Video, reaction and highlights.
If you didn’t see or hear yesterday’s game and simply checked about online afterwards to find out what had happened, it wouldn’t be unreasonable for you to assume that we had lost. Or not won. Such was the outpouring of grief post-game that the fact that we actually took three points was glossed over.
Was it pretty? No. Was it convincing? Far from it. Did we get a bit of luck? At long last, yes we did. But the most important question of all – did we get three points? Yes, yes we did.
The same three points we get for a 1-0 win as we’d have got for a 5-0 win. Complaints that we didn’t win well enough are, under the current circumstances, immensely petty and unnecessary. Of course there are concerns but you have to put this win into context. It’s only our third win in the last 15 league games. The last game we won in the league was on May 1st when we beat Man United 1-0. Before that it was Blackpool away.
This is a team under massive pressure with little in the way of confidence, coming into a game with new players who have only been at the club a couple of days in some cases, on the back of an 8-2 thrashing, and any expectation that the feelgood factor provided by the transfer market activity would instantly spark an on-pitch revival was misplaced.
I said it yesterday, we are going to have to fight and scrap our way into anything approaching form. Yesterday was the first bout, we might have ended up a bit bloodied, but we did what we had to do. Yesterday was never about performance. Would people have been happier if we’d played scintillatingly well and drawn/lost? I don’t think so.
Confidence and form is built far more on results than how you play. How many times have we spoken about how well we played but just couldn’t find the breakthrough? I’d really rather not be sitting here this morning trying to dissect one of those games. The importance of the points was paramount, it didn’t matter how we got them, once we did. And we did.
The goal itself was remarkable. The otherwise assured Vrom in the Swansea goal must have had something short-wire in his brain after he tried to roll the ball out to his defender. Perhaps he thought the player was not made of actual matter and expected the ball to simply pass through his legs and into his path, but sadly for him he was real flesh and blood.
It fell to Andrei Arshavin, just outside the box and first time, from an acute angle, he curled it home to make it 1-0. That was his first Arsenal goal since the game against West Brom on March 19th. You can say what you want about the keeper’s mistake, and it was a real howler, but that finish was not easy by any means, so credit to the Russian for that.
And, let’s face it, we ought to have scored more. Mikel Arteta was impressive on his debut, setting up a great chance for Aaron Ramsey after just a minute of the game. The Welshman’s shot was high and wide, he should have done better. Again Arteta’s eye for a pass saw Theo Walcott in behind but his effort was cleared off the line at the last minute. Late on, Marouane Chamakh forced a good save from Vrom but in the second half Arsenal really struggled as the nerves kicked in.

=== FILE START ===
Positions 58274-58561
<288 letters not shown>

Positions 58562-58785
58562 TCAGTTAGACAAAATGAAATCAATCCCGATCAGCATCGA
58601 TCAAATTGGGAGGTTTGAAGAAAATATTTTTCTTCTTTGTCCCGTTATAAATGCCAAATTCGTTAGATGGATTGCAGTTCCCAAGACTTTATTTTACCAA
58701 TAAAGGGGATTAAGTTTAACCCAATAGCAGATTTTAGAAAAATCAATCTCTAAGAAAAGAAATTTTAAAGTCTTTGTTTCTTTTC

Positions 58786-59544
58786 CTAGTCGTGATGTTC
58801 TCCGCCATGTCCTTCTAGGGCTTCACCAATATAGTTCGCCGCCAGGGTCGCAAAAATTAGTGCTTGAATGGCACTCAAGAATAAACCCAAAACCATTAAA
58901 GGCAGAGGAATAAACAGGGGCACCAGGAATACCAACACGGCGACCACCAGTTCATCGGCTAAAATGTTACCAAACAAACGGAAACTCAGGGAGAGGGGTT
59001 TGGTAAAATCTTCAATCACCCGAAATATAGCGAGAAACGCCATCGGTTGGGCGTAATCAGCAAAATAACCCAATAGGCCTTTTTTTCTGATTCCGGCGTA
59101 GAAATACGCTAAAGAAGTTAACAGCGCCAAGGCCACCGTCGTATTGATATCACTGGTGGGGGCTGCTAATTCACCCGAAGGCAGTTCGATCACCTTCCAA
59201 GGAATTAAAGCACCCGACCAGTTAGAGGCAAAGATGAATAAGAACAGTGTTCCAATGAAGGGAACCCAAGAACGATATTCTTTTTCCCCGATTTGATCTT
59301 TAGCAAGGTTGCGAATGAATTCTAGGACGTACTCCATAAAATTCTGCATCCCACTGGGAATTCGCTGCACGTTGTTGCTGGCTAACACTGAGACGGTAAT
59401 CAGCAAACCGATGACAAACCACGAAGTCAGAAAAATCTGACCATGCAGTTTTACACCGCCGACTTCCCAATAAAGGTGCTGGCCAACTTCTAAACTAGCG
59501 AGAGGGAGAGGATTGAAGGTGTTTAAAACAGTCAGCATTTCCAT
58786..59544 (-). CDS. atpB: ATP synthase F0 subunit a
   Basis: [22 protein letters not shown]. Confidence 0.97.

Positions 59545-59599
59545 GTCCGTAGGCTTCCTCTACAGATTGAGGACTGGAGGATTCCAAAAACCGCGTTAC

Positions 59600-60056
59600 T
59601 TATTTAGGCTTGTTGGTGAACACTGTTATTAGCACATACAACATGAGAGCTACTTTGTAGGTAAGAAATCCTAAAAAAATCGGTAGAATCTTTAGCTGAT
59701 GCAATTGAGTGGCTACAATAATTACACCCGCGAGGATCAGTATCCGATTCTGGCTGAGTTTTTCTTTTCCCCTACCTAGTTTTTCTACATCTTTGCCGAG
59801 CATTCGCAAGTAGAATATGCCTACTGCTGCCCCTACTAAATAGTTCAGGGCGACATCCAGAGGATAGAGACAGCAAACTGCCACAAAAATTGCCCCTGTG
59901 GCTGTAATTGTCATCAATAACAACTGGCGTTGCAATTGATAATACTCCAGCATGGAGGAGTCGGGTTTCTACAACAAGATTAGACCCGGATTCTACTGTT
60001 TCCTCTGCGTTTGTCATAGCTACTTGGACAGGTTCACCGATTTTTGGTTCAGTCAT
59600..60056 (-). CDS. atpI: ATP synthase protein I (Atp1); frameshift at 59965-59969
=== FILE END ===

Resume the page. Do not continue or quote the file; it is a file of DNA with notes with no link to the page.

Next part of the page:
It seemed to be a case of what we have we hold, even if we’re not quite sure we can hold it. At the back we were solid enough though. Mertesacker looked assured while in goal Wojciech Szczesny showed why he was named player of the month, in a month in which we conceded a mountain of goals. Early on he made a quite brilliant save from a point blank toe-poke, and when we were under pressure in the second half he dominated his area, coming for crosses and corners, catching and punching with real confidence.
It would have been cruel then had his only error of the game cost Arsenal two points. An injury time corner was the only thing he missed all day and when Danny Graham turned and shot from 6 yards I expect everyone was fearing the worst. Somehow he managed to spoon it over the bar, and that was the bit of luck we needed and, after everything that’s happened recently, deserved.
Afterwards, Arsene said:
We know that confidence goes quickly and comes back slowly. You could see in the second half that we just wanted to get over the line and we didn’t make a mistake.
When you don’t win you have a deep problem, that’s for sure. The longer it lasts, the deeper the problem becomes. As soon as you win things are different.
I know we live in a world where reactions are instantaneous and expectations are high but I really think we need to step back and look at where this Arsenal team is. This has been the worst run of form under Arsene Wenger since he took over in 1996. Apparently, our start to the season is the worst in 20 years. This comes on top of our collapse last season and our run of draws and defeats, with the odd three points thrown in, has been confidence sapping and dismal.
Now, I’m not trying to make any excuses for that. You know that by any standards, let alone the ones set by Arsene during his time at the club, it’s been pretty bad and there is certainly criticism warranted for it. However, you can’t on one hand criticise because we’ve been so poor and then totally ignore that poorness when we take a step, albeit a small one, in the right direction.
You just don’t stop being poor overnight and revert to the slick, fun to watch team you’ve been before. It takes, and it will take, a lot of hard work, a lot of grinding out games, a lot of discipline and effort, and it probably won’t be pretty to watch for a while. It’ll need some patience too and as long as the results are right I think that’s entirely warranted.
Nobody’s blind enough to suggest yesterday was brilliant or that we’ve turned a corner. Nobody’s saying we don’t still have issues. But at the same time nobody should ignore the fact that we all wanted the same thing from yesterday, three points.
We got three points. Let’s see how we go from here.